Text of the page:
When a place reaches as far back as Jamestown, the dirt can teem with secrets.
Nearly every time archaeologists open a hole on this ancient stretch of riverfront land, they find a jumbled puzzle of subterranean clues reflecting every change that has taken place here since the first English colonists landed in 1607.
But after nearly 20 years of unearthing riddles, Jamestown Rediscovery director William M. Kelso and his team are so practiced they can distinguish a posthole from a 1890s barbed-wire fence from one dug by a settler for an early James Fort structure. They can also tell the scraping of Civil War shovels from those of 18th and 19th-century plows — not to mention the foundation trenches for the 1690s church tower and the 1907 memorial church.
That’s why no one here was surprised when — shortly after the 2012 field season began in April — a small stain in the soil led to the remains of an artifact-filled structure that could be part of an early storehouse.
It’s also why they’re so eager to explore the swarm of new features unearthed near the church tower since mid-June, when 11 students joined the dig for its summer field school.
“Whatever happened here stayed here — and it’s still detectable if it was deep enough,” says Kelso, whose team first uncovered the landmark fort in 1996 — more than 150 years after it was thought to have been lost to the James River.
“So every time we open up another square we’re usually looking at the pieces of a pretty complex story.”
With about 80 percent of the triangular 1.1-acre fort site explored, Kelso and his crew have not only rediscovered much of the lost landscape of America’s first permanent English settlement but also rewritten many long-held misconceptions about the colonists who lived within its walls.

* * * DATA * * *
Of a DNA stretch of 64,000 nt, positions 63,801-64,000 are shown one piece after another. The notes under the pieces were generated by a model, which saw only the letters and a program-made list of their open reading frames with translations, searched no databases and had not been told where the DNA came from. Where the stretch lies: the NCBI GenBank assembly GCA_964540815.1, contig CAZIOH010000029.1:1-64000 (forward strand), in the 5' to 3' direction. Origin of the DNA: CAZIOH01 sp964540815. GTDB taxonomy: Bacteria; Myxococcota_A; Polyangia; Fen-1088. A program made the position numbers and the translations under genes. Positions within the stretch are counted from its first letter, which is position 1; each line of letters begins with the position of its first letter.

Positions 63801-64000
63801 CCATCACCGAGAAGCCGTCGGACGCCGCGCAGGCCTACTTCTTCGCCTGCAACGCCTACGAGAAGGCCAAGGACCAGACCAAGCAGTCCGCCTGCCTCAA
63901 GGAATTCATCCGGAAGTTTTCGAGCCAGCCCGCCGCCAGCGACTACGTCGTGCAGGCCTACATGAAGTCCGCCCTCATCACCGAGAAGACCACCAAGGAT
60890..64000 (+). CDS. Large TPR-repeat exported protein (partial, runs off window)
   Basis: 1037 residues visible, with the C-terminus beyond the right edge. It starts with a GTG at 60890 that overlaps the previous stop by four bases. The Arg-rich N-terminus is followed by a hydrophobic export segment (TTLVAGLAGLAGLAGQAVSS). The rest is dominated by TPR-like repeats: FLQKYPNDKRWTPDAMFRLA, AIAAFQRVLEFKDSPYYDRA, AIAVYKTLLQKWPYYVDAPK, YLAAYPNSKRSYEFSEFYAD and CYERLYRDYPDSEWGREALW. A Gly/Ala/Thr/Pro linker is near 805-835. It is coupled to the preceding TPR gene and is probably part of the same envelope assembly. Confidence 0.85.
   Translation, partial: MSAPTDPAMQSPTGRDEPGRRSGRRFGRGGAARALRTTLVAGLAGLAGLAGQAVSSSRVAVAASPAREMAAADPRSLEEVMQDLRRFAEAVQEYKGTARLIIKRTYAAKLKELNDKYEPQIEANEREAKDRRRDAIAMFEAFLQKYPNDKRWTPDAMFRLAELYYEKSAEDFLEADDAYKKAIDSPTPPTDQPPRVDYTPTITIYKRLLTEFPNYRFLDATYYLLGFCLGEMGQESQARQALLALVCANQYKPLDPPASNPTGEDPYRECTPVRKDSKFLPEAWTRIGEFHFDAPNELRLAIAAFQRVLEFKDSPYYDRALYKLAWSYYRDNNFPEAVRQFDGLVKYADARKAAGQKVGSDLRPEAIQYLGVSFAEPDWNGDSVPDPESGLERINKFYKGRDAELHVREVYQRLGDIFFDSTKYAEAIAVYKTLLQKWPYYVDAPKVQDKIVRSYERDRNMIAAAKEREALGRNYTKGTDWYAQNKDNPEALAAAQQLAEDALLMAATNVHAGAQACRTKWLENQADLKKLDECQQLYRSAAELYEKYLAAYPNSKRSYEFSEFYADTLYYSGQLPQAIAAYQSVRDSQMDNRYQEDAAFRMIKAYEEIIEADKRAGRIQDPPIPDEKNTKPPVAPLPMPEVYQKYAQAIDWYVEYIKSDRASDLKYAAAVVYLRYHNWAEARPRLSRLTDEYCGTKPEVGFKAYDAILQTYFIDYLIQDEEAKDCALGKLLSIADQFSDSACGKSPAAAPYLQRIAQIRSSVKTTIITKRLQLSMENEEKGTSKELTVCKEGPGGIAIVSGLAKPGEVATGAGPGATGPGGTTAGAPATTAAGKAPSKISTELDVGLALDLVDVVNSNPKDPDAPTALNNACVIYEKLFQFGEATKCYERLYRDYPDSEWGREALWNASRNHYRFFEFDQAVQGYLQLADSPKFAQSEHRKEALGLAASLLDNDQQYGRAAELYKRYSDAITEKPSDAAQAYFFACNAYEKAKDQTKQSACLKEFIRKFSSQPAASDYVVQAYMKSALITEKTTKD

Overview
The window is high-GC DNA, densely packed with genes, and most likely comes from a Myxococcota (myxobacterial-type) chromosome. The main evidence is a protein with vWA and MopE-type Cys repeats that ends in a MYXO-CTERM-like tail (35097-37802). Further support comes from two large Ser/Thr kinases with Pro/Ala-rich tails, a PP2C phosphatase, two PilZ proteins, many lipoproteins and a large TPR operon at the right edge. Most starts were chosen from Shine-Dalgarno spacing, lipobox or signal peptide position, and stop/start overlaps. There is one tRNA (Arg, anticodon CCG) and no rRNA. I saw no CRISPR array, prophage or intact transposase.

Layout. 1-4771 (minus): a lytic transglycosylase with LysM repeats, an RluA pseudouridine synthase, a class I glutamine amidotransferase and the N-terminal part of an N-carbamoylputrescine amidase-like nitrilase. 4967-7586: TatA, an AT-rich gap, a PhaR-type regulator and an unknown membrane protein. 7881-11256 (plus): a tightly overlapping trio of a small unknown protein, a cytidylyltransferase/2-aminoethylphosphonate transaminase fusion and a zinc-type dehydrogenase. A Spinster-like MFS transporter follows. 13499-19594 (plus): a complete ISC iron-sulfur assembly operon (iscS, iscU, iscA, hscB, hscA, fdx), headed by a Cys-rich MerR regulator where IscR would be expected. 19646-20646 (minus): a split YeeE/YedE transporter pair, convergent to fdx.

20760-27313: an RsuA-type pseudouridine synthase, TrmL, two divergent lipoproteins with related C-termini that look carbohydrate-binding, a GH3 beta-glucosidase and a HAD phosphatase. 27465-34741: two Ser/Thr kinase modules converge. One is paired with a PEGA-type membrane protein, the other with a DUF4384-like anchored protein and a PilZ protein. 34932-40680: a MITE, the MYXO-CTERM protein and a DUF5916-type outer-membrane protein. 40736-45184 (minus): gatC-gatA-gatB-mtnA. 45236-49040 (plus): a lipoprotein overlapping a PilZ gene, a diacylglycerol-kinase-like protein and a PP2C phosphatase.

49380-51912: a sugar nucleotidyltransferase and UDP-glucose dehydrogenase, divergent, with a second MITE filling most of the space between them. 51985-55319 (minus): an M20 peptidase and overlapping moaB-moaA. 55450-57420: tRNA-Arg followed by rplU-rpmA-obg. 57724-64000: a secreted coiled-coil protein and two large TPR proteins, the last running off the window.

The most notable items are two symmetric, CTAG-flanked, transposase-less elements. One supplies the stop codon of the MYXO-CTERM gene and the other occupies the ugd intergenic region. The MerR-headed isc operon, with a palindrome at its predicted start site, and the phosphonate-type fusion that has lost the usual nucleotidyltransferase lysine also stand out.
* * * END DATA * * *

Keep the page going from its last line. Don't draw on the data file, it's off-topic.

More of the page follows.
In case after case, the unearthed clues point to an endeavor that was far more enterprising and complex than many previous historians believed from the documentary evidence alone, especially in the settlers’ determination to find ways to mine the resources of the New World for profit.
That discovery seems likely to be confirmed by the story unfolding in a discolored patch of soil first found near the center of the fort in 2001 and enlarged into the footprint of a large, L-shaped cellar since the dig resumed in April.
Dating to the first years of the fort, the structure has yielded such provocative artifacts as a pocket-sized ivory sundial and butchered dog and horse bones that may be associated with the so-called Starving Time of 1609-10. Like virtually all the other early buildings found so far, moreover, its orientation reflects an orderly, well thought-out plan determined by the triangular lay-out of the palisade walls.
It also seems linked to a 1608 storage building and a central well that were discovered and carefully excavated several years ago.
“What we think we have is part of a large, 120-foot-long storehouse complex that the settlers kept adding onto because they needed more room,” Kelso says.
“We don’t know what they were storing there. But the fact that they invested so much time and energy in building it shows that they needed extra space for what they were doing.”
To the southeast, the archaeologists have opened up nearly 10 more squares, much of it in an area that once appeared to have little archaeological potential.
Yet despite being scraped down dramatically for the construction of a Civil War earthwork and road in 1861, the soil spanning the space between the 1690s church tower and a 1909 statue of John Smith has proved surprising productive over the past two years, yielding such landmark discoveries as the lost footprint of the settlement’s 1608 church.
“The first few years we were out in this yard, everything we found was so shallow — so scraped away — that we knew a lot of it was gone,” Kelso says.
“But what we’ve discovered is that the colonists dug so deeply into the subsoil that a lot of evidence survives where we didn’t expect it.”
In just a few weeks, the archaeologists have uncovered the remains of a previously unexplored portion of the east palisade wall as well as a jumble of later features, including signs of a barbed-wire fence and church tower excavations that date to the 1890s.
They’ve also uncovered a trench that a young Kelso made while assessing the tower’s foundation in 1971.
Hidden within this confusion of colors and textures is at least one early posthole that could be the sign of a fort-period building aligned with the east wall.
“It’s the right color. It’s the right mixture of clay. So there’s something there that looks pretty good,” Kelso says.
“And if the lay-out of the fort holds true to form, this is about where we should find another structure.”